Burma – More Things We Have Learned

As we continue to quietly sail down the Irrawaddy River we pick up more information about Burma.
1. The Irrawaddy River rises 50 feet in the rainy season. In the delta region it can rise 200 feet.

2. Many villagers on the banks of the river have to move their homes, their belongings and their livestock every 6 months. Then they return a few months later when the rain stops.

3. 60% of the population of Bagan works in the tourist industry.

4. The tourist industry is down by 80% this year, and some say it is down by up to 90%. The people of Bagan are really hurting, as is the rest of the country.

5. On our one hour drive back from Poppa to Bagan, we saw exactly three other cars.

6. We have been traveling for 9 days now and have seen very few monks.

7. Many workers who we talk to in the tourist industry, tell us directly that they hate their government.

8. There is a pension for people over 65, but it consists of a few dollars a month, and no one can live on it. Consequently yet another burden is placed on the workers – they have to support their parents in their old age.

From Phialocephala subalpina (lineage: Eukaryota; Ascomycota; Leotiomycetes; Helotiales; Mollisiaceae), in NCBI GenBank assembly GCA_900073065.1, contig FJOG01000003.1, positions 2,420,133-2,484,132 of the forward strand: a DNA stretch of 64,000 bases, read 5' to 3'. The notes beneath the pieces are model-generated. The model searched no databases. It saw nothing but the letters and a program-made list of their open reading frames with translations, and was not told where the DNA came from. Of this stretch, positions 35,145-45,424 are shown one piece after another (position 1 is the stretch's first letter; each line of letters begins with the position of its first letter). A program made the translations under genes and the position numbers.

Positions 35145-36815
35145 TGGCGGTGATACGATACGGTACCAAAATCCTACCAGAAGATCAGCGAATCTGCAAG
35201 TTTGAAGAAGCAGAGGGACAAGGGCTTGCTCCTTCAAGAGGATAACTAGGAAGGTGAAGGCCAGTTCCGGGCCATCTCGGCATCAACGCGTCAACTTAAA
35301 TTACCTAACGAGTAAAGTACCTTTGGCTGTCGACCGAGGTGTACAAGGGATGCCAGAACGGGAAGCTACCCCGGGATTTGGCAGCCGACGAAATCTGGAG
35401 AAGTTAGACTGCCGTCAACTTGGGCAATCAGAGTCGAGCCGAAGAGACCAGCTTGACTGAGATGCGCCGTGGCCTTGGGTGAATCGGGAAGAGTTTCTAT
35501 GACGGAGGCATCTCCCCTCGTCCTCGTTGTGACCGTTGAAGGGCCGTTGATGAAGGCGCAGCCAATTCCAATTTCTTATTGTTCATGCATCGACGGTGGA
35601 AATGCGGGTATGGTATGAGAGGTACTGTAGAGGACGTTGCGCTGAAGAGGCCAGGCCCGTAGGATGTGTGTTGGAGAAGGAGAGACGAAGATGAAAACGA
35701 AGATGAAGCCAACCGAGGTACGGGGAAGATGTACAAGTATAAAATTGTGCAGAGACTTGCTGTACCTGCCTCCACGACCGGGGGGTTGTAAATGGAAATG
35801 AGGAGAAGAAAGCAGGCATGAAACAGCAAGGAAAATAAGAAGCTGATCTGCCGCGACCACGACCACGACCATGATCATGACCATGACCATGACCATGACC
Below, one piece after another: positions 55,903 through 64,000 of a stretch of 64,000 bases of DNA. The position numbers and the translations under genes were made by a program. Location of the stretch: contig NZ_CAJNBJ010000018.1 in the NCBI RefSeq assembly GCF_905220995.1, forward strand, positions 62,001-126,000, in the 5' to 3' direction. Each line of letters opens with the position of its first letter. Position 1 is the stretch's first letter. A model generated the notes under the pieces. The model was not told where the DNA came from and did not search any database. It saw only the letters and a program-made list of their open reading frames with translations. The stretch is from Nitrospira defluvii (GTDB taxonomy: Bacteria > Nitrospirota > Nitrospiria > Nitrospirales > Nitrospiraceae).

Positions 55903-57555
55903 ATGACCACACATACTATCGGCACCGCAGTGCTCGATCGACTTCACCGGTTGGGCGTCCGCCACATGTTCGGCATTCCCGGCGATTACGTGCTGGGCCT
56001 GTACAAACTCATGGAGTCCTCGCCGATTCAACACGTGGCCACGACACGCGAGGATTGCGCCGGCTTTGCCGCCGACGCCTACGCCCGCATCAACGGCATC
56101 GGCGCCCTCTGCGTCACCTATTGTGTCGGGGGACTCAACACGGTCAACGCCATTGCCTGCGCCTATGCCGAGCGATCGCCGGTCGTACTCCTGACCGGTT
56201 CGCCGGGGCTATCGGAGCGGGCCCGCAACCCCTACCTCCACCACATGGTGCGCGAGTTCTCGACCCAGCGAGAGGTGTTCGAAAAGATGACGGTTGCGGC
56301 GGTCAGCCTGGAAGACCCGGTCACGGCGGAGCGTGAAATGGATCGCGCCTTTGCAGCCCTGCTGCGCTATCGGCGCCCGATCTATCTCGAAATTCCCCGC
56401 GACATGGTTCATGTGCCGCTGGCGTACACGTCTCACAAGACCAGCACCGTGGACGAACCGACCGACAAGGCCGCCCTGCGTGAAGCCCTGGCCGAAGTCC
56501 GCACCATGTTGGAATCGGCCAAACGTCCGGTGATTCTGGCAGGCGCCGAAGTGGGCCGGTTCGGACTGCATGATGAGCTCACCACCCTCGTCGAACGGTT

9. A phone line, believe it or not, costs $5,500 to install. A cell phone costs over $2000 and can only be bought on the black market, which in this case means buying one from a government employee.

10. Electricity is cheap, but who cares, if you can hardly ever get it.

11. Men and women of all ages wear a skin cream made from the bark of the Dhanakhar tree. It protects from the sun, and helps against acne and wrinkles. It is a yellow color and the women and children paint it on to their faces every day.

When boys get old enough to feel self conscious, they stop wearing it in the day time. But most everyone, including the men, put it on at night. We have been commenting that the Burmese have wonderful skin, and if this is the reason for it, we have to get some! But maybe it’s too late!

This entry was posted in Bagan, Burma, Irrawaddy River, local residents, Myanmar, Poppa, travel guide, travel review, travelogue. Bookmark the permalink.

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